These here fellas were known as The Skillet Lickers way back in the 1920s. Now before you go thinking one of them licked too much skillet, the one with the hair like a dead man’s curve was legally blind, but Riley Puckett was quite the vocalist. Haven’t heard of of this hillbilly band from Georgia? Well, that’s probably because they were selling singles before you were born. “Down Yonder” was their biggest hit on RCA Victor, but others included “Hand Me Down My Walking Cane” and “Bile Them Cabbage Down.” They disbanded in 1931. Andy Griffith performed his more grammatically-correct version of “Boil Them Cabbbage Down” on his hit show. As an added bonus, a verse is sung by Bob Denver, aka Maynard G. Krebs and Gilligan.
These gorgeous gals can hardly contain themselves, anticipating the opening number at the Charley Pride concert. They are duded up and ready to get their country music on. What is that, you say? Who is Charley Pride? I can’t hear you over the squeaking of her leather jacket as she shifts uncomfortably against the wallet in her back pocket. Charley Pride is a country music singer who had hits in the 70s and 80s, scoring his 29th No. 1 in 1983 with “Night Games.” Back then, he was a pretty big deal.
Apparently, Charley Pride has been forgotten. I did not know it until I saw this picture. I assumed he was very much remembered, since everyone and their dog wants to call Darius “Don’t Call Me Hootie” Rucker the modern-day Mr. Pride. True, they have the honor of being the only two African-American artists to have solo No. 1 hits in the Country Music genre, but Charley is a traditionalist, and Darius is a crossover artist, writing his own songs as well as scoring hits with covers like “Wagon Wheel,” originally co-written by Bob Dylan.
If you know anything about me by now (aside from the fact that I don’t get it), you know Mama likes her ties, even this silk handkerchief thingy that isn’t really a tie. A man who wears this can never truly be forgotten. Especially since he’s still alive.
Now I’ll tell you who’s really been forgotten. Eddie Rabbitt. God rest his soul, he has been forgotten. Case in point: I waltzed into the local Best Buy nigh on seven years ago, back when people still purchased CDs, looking for a “best of” collection. I grabbed one of the associates, bordering on the edge of adolescence. He had never heard of Mr. Rabbitt, but he went to his trusty keyboard at the end of the aisle, punched in the name, and came up with…nothing. What? Who erased Eddie Rabbitt from existence? Who does Worst Buy think they are? I put a hex on them that day to perish in the manner of Blockbuster Video, and mark my word, they will. As sure as Kilimanjaro rises like an empress above the Serengeti.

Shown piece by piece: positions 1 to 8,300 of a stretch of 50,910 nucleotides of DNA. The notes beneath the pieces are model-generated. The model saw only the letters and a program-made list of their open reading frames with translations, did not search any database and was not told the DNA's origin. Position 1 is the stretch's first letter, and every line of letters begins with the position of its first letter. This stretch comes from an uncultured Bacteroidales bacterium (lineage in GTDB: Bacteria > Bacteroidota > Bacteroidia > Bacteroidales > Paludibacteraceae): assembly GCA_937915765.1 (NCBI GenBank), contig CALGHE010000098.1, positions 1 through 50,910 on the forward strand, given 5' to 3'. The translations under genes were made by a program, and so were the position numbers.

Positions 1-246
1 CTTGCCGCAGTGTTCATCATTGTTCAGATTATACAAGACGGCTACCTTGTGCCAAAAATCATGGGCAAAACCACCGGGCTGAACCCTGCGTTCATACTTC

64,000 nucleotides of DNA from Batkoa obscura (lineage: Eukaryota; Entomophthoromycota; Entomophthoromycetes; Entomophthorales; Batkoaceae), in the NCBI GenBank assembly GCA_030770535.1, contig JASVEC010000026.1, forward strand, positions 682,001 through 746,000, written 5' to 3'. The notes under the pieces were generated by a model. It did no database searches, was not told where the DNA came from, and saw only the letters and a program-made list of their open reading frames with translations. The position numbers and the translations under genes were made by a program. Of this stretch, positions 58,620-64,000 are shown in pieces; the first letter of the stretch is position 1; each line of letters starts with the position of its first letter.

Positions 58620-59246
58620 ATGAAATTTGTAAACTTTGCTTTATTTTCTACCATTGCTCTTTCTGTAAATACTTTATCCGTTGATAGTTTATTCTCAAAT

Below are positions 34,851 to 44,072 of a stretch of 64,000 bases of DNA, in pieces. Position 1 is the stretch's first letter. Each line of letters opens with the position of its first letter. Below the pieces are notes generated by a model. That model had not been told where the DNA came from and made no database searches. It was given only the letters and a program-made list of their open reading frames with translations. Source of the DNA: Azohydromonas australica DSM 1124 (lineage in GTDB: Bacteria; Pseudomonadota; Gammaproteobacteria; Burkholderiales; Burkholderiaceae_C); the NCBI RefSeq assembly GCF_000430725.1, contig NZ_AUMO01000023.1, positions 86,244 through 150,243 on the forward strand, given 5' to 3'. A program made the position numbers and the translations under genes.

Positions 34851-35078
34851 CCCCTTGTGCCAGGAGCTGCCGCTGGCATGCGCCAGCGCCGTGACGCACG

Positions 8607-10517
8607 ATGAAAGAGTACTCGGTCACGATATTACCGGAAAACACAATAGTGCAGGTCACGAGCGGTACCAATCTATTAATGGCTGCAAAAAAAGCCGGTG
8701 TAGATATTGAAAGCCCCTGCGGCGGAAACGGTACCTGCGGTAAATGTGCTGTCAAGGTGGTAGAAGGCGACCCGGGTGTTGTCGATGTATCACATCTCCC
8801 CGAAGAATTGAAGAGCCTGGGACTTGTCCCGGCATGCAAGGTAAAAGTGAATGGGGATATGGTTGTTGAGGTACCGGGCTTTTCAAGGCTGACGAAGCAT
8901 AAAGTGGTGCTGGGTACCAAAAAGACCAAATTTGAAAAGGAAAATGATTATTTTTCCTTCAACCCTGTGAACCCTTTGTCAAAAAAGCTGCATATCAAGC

I said, “Boy! Go fetch me your most elder statesman, for I wish to speak with him.” Eventually, a schlubbier version of gawky teen made his way over to me, and he could not have yet been thirty. I told him I wanted to hear “I Love A Rainy Night.” This ditty he could not recall.
“What about ‘Driving My Life Away?’ You remember that one about the windshield wipers?”
“No. No, I don’t.” At that point, he sounded just like Robin Gibb on The Barry Gibb Talk Show, but I figured making reference to the Brothers Gibb would get us nowhere.
“Surely you bought the Soft Love Adult Contemporary three cassette collection from a late-night infomercial in the 80s like I did, the one that contained Rabbitt’s hit with Crystal Gayle, ‘You And I.’ “
His eyebrows raised. “The lady with the long-ass hair?”
“Yes, her!” Victory was in sight.
“I know her. But I don’t know that song.”
Exasperated, I explained, “He wrote ‘Kentucky Rain’ for Elvis. Have you heard of Elvis?”
“Elvis, yes. Kentucky, yes. Eddie Rabbitt, no.” And even though he was only saying the words, I knew that he was misspelling Rabbitt in his mind. Curse him.
Ugh. So don’t cry for Charley Pride, Argentina. Cry for Eddie Rabbitt and his smoldering bedroom eyes.